- advice by telephone and email to professionals
- co-ordinating multi-agency responses, focused on protecting the child
- delivery of training and awareness-raising presentations in the UK and across the world
- attending child protection meetings and produce child trafficking reports for courts
- being a first responder for child referrals into the National Referral Mechanism (NRM).
End Child Prostitution, Child Pornography and the Trafficking of Children for Sexual Purposes (ECPAT) research, campaign and lobby government to prevent child exploitation and protect children in tourism and child victims of trafficking. They provide training on safeguarding children from trafficking.
For guidance for professionals working with children who may have been trafficked phone: 0207 233 9887 or email: email@example.com or visit the website www.ecpat.org.uk
What is child trafficking?
The UK has ratified two national treaties (Council of Europe 2005 and United Nations Office on Drugs and Crime 2000) to set out an agreed definition of human trafficking.
These define human trafficking as the recruitment, transportation, transfer, harbouring or receipt of any persons by means of threat or use of force or other forms of coercion, abduction, fraud, deception, or the abuse of power or a position of vulnerability or of the giving or receiving of payments or benefits to achieve the consent of a person having control over another person for the purposes of exploitation. Exploitation can include sexual exploitation, forced labour or services, criminal activity including petty theft and cannabis cultivation, servitude, or the removal of organs.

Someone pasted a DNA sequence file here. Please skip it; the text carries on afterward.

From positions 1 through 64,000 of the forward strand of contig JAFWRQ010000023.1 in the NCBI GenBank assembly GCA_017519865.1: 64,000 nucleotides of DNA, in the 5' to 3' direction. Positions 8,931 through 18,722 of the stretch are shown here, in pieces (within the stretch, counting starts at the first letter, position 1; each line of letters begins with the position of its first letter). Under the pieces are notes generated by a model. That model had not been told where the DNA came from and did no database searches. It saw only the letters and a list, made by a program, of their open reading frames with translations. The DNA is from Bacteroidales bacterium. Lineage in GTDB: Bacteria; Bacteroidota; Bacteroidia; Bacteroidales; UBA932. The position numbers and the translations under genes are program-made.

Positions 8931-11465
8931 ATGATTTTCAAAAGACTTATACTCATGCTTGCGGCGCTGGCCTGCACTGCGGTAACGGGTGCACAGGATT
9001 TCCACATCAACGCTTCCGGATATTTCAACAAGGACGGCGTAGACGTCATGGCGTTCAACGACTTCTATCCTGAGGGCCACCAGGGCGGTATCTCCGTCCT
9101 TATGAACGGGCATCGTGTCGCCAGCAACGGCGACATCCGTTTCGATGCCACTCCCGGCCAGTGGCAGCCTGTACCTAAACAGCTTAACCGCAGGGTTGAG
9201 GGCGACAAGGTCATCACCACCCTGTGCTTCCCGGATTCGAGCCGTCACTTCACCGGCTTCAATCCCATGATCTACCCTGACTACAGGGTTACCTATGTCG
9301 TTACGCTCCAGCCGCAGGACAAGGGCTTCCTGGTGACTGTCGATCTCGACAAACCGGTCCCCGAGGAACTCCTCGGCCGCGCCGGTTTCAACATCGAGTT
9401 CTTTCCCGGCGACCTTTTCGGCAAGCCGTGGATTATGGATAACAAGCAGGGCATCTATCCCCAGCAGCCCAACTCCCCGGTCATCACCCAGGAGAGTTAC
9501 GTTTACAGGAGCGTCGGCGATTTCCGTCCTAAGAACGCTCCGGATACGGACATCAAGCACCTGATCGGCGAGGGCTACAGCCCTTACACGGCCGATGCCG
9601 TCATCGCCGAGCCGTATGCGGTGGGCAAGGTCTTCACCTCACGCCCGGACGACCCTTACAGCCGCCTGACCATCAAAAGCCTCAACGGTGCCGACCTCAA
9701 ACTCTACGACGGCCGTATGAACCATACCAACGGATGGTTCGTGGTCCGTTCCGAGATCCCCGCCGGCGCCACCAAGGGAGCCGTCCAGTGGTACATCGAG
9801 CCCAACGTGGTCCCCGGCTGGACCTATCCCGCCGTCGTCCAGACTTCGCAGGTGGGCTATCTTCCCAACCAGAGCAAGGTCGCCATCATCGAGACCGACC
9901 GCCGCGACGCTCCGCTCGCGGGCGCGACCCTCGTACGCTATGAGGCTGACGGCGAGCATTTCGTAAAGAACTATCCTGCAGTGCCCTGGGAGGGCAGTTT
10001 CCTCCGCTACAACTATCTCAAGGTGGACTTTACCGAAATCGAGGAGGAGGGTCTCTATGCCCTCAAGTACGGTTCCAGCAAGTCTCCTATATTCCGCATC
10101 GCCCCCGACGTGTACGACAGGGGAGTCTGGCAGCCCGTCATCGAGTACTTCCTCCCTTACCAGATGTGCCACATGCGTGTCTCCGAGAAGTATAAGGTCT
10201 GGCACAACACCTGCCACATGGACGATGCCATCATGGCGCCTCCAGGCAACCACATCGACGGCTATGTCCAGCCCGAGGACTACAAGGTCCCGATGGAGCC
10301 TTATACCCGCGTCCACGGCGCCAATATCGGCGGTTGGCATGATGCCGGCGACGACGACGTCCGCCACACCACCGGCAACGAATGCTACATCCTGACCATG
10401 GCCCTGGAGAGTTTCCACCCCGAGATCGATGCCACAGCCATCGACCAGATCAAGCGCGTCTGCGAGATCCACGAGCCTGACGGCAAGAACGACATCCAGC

What makes children vulnerable to being trafficked
- Being from a small town or village
- Being a migrant or illegal immigrant
- Having a low level of education
- Coming from an ‘at-risk’ family (low income, problems of alcoholism, domestic abuse)
- Living without parent care or in state care
- Being homeless.
Signs of child trafficking
- Having falsified documentation
- Being accompanied by an adult who is not the parent who insists on remaining with the child at all times
- Having a prepared story very similar to stories given by other children
- Not having any money but having a mobile phone
- Being unable or reluctant to give details of accommodation or personal details
- Having no access to their parent or guardians
- Looking intimidated and behaving in a way that does not correspond with behaviour typical of children their age
- Not being registered with a school or GP practice
- Having no freedom of movement and no time for playing
- Living apart from family and in substandard accommodation
- Travelling without an adult or with adults who are not relatives or friends of the family
- Being seen in inappropriate places such as brothels or factorie
- Receiving repeated unexplained or unidentified phone calls
- Having a history with gaps and unexplained moves or going missing for periods
- Being required to earn a minimum amount of money every day or pay off an exorbitant debt
- Performing excessive housework chores and rarely leaving the residence
- Being permanently deprived of a large part of their earnings by another.
The impact of child trafficking
- Physical abuse: violence
- Sexual abuse: sexual violence, high risk of sexually transmitted infections, multiple pregnancies
- Emotional abuse: separated from their families, friends, communities and cultures, and no access to education
- Post-Traumatic Stress Disorder: symptoms of hostility, aggression, difficulty in recalling details or entire episodes, and difficulty concentrating.